Industry Classifications

In our comprehensive evaluation of industry classification frameworks, we have meticulously reviewed globally recognized systems to effectively map and assess nature-related dependencies, impacts, risks, and opportunities within our natural capital and ecosystem services work. Here's an overview of the frameworks we have considered, highlighting the primary systems we will utilize and providing summaries of additional frameworks for context.

Primary Industry Classification Frameworks

SASB (Sustainability Accounting Standards Board)

  • Overview: SASB provides industry-specific standards for reporting sustainability information relevant to financial performance. It identifies sustainability topics that are likely to affect financial condition or operating performance and provides standardized disclosure recommendations.

  • Relevance to Natural Capital and ES Work: SASB's focus on sustainability issues, including environmental risks and social governance factors, aligns closely with evaluating nature-related dependencies and impacts. Its industry-specific approach allows for targeted assessment and reporting, making it invaluable for identifying and communicating nature-related financial risks and opportunities.

  • Used by TNFD

GICS (Global Industry Classification Standard)

  • Overview: Developed jointly by MSCI and Standard & Poor's, GICS is a comprehensive industry classification system that categorizes companies into sectors, industry groups, industries, and sub-industries. It is widely used in the financial sector for portfolio management, research, and market analysis.

  • Relevance to Natural Capital and ES Work: GICS's hierarchical structure and global acceptance make it effective for organizing companies according to their primary business activities. This facilitates the analysis of sector-specific nature-related risks and opportunities, essential for informed decision-making in investment and sustainability strategies.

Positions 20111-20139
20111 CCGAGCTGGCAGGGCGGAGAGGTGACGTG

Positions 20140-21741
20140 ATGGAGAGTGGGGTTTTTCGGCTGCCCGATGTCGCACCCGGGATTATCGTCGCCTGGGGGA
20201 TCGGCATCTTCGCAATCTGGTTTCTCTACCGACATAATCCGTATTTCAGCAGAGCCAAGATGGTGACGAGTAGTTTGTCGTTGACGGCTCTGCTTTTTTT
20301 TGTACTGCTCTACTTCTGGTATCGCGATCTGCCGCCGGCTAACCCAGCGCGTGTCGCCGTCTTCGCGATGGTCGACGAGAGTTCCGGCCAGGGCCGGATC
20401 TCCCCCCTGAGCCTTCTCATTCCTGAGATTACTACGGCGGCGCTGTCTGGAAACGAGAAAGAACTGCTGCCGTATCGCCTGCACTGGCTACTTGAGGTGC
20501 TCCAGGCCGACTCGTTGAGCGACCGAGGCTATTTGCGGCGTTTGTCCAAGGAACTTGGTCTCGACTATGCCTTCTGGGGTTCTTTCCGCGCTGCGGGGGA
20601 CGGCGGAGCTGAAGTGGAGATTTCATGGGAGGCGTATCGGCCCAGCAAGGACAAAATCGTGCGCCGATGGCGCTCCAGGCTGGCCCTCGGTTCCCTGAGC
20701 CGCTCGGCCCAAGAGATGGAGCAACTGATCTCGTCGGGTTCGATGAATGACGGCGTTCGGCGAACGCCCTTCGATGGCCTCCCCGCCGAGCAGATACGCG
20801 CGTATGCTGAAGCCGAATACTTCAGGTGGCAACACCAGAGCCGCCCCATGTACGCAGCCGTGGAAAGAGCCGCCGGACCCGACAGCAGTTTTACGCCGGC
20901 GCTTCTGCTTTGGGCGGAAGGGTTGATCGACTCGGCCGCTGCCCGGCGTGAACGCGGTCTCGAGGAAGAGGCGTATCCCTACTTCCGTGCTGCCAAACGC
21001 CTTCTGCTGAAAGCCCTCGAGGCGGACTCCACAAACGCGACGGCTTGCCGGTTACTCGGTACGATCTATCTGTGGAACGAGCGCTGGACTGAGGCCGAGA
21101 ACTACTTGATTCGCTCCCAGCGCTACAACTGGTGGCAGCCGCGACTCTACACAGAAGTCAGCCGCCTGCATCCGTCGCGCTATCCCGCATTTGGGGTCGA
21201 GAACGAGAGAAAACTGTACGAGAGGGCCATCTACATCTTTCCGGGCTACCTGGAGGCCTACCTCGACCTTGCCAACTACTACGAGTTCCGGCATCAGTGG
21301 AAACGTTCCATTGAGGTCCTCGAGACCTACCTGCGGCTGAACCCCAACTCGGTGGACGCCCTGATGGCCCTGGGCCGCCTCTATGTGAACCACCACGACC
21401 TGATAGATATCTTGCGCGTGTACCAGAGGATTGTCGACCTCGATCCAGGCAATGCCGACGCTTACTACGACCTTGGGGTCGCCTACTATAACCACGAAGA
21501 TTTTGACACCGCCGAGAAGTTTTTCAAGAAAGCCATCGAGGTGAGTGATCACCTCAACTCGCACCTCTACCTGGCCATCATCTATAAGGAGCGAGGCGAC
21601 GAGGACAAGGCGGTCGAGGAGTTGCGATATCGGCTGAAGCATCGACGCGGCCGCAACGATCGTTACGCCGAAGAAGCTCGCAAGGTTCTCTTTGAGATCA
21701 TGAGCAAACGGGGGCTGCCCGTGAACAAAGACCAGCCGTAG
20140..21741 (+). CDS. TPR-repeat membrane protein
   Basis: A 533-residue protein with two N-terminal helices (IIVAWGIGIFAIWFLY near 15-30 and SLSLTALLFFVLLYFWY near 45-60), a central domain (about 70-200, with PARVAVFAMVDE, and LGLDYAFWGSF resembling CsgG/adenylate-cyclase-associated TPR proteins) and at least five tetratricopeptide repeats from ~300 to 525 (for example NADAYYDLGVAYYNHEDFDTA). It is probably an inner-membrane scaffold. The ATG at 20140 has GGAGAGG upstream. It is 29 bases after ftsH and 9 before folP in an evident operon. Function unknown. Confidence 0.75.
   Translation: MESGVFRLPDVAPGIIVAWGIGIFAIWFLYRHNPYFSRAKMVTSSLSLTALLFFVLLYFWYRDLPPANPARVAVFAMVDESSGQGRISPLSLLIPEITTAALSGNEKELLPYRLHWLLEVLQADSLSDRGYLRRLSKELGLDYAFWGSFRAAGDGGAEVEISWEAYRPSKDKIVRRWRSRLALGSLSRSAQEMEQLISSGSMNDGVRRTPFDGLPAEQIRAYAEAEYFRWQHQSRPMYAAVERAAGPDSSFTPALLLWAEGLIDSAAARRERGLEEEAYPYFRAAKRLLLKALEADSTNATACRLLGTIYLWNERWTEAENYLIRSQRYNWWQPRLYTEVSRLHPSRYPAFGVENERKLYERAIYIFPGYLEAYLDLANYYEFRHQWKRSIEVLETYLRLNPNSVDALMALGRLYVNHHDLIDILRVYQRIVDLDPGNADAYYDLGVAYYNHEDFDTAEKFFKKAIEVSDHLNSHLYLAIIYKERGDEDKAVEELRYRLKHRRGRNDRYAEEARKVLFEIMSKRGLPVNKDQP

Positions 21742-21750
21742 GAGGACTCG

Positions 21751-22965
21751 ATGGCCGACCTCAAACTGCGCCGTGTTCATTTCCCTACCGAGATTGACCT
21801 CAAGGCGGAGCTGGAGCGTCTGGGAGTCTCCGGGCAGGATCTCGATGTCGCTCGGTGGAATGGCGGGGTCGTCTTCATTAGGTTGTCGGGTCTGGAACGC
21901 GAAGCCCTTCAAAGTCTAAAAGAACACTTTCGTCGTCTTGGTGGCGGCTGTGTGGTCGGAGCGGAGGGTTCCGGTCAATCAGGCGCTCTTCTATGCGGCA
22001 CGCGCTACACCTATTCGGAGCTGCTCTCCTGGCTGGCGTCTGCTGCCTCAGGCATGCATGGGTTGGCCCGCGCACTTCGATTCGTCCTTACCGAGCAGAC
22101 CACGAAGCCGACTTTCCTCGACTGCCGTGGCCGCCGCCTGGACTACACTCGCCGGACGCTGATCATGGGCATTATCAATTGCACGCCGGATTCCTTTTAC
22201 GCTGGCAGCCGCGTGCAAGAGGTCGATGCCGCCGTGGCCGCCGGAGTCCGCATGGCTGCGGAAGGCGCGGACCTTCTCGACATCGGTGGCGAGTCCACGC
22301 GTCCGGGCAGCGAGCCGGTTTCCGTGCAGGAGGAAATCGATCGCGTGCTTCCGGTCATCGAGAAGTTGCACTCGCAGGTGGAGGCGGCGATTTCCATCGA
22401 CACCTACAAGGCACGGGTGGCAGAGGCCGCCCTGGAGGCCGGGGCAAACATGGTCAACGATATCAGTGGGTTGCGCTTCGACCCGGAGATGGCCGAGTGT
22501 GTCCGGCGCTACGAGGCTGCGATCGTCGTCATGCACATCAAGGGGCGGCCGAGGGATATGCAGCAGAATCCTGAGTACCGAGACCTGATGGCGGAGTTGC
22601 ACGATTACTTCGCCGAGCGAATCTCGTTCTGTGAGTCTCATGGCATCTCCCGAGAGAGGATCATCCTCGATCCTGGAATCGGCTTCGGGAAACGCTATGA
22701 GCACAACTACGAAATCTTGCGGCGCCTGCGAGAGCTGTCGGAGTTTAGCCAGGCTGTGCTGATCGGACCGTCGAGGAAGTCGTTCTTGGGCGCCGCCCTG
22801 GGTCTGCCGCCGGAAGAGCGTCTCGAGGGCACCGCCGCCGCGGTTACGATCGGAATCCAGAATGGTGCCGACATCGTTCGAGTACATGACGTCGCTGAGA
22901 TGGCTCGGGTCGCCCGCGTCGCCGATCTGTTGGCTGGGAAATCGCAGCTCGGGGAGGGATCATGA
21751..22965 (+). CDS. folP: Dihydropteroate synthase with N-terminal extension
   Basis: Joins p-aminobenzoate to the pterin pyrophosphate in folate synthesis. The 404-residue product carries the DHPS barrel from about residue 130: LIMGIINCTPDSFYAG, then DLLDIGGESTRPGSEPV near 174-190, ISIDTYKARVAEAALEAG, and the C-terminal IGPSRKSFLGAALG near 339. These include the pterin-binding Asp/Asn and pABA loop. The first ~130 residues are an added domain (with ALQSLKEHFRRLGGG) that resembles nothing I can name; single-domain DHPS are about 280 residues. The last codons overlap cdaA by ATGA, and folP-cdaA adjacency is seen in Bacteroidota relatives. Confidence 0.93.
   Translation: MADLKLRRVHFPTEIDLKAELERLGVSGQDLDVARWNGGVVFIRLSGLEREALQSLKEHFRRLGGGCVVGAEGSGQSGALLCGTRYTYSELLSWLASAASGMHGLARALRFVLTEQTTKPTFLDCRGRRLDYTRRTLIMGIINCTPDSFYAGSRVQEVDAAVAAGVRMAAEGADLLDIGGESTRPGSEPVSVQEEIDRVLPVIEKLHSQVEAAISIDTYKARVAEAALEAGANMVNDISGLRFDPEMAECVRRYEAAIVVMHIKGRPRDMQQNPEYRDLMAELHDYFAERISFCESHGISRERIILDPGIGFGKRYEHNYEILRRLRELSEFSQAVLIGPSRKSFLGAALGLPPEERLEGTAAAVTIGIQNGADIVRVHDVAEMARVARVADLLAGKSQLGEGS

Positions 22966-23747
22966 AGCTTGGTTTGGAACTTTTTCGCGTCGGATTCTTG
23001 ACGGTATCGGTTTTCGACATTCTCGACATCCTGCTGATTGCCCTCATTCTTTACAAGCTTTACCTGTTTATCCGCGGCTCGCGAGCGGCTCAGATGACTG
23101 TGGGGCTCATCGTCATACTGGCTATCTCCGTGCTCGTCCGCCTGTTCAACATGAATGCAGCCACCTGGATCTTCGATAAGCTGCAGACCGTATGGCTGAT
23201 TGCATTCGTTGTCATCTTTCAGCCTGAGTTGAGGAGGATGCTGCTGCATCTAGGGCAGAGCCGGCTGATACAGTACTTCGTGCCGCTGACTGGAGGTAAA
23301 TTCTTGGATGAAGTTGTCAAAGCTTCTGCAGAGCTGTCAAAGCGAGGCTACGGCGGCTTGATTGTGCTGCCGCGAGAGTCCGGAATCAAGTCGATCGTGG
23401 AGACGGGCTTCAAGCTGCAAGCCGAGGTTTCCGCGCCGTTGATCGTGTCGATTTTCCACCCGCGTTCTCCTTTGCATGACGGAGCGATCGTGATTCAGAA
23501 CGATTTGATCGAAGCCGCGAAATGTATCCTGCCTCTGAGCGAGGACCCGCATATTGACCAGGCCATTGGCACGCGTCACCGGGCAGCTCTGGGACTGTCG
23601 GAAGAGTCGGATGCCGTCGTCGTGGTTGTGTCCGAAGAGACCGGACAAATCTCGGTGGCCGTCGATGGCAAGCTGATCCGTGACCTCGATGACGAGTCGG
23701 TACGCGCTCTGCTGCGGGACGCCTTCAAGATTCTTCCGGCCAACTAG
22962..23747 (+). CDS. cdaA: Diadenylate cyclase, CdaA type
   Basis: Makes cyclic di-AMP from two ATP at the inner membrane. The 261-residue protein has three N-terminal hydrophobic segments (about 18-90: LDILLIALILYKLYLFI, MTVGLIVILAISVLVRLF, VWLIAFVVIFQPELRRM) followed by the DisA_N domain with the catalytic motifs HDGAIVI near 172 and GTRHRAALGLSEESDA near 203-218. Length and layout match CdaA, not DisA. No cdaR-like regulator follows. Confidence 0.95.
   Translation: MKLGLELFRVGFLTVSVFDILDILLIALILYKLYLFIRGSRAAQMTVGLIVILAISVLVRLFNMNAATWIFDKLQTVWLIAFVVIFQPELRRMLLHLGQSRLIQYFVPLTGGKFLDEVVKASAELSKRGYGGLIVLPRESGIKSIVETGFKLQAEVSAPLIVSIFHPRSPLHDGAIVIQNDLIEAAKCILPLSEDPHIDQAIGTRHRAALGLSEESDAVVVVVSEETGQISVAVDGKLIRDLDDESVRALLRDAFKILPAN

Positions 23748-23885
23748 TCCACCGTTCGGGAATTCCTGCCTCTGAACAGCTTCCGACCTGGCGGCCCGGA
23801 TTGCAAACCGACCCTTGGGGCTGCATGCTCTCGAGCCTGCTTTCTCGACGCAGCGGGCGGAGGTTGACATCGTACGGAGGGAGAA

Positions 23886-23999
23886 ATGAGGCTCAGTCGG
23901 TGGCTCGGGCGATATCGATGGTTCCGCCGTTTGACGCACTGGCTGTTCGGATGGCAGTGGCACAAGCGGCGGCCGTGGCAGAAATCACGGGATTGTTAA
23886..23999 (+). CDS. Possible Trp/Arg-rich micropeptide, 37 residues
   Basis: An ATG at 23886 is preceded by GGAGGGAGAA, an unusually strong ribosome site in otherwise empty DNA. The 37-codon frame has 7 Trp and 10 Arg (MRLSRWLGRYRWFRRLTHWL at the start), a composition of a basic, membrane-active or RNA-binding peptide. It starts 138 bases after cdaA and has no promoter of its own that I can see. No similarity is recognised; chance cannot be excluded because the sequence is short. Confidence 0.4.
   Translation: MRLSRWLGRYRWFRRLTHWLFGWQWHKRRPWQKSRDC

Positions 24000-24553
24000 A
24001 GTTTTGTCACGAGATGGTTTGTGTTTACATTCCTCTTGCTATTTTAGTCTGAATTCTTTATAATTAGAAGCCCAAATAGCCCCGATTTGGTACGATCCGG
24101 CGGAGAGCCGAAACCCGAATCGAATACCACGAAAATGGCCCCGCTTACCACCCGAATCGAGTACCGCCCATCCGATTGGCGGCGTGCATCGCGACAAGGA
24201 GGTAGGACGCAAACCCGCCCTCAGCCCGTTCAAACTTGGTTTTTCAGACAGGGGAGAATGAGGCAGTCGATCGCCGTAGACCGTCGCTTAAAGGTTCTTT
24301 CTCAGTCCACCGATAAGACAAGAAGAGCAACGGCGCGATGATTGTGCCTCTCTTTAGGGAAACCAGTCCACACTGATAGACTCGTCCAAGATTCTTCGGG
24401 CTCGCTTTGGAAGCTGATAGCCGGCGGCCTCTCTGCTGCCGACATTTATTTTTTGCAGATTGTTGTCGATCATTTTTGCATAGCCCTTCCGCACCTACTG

• Used by ENCORE

NACE Rev. 2 (Statistical Classification of Economic Activities in the European Community)

  • Overview: NACE Rev. 2 is the European standard for classifying economic activities, offering a system to categorize entities based on their business operations. It is essential for statistical analysis, policy-making, and economic studies within the EU.

  • Relevance to Natural Capital and ES Work: Its detailed classification system enables precise identification of industries and sectors within the European context, aiding in the assessment of environmental impacts and dependencies. NACE Rev. 2 is particularly useful for aligning with EU policies and regulations regarding sustainability and environmental stewardship.

Other Considered Frameworks

NAICS (North American Industry Classification System)

  • Summary: NAICS is used by the United States, Canada, and Mexico to classify businesses for statistical purposes. It facilitates the collection and analysis of economic data across these countries. While comprehensive, its focus is more on statistical classification than on sustainability factors directly.

ISIC 4 (International Standard Industrial Classification of All Economic Activities, Revision 4)

  • Summary: Managed by the United Nations, ISIC is the most internationally comparable standard for economic data analysis, providing a framework for organizing economic activities. Its global scope is useful, but it lacks the specificity in sustainability and environmental factors that SASB or GICS provide.

TRBC (Thomson Reuters Business Classification)

  • Summary: TRBC offers a detailed and dynamic global industry classification system, used extensively in financial analysis. It provides granular insights but does not specifically focus on sustainability or environmental considerations.

ICB (Industry Classification Benchmark)

  • Summary: Developed by FTSE Russell, ICB categorizes companies and securities into industries and sectors. While it is widely used for stock market analysis, its focus is less directly on environmental and sustainability issues compared to SASB or GICS.

While all seven frameworks offer valuable insights into industry classification, SASB, GICS, and NACE Rev. 2 are chosen as the primary frameworks for BASIN Natural Capital's work due to their alignment with sustainability, environmental stewardship, and the specific nature of evaluating nature-related dependencies and impacts. The other frameworks, though considered, were found less directly applicable to the specific needs of natural capital and ecosystem services evaluation.

Last updated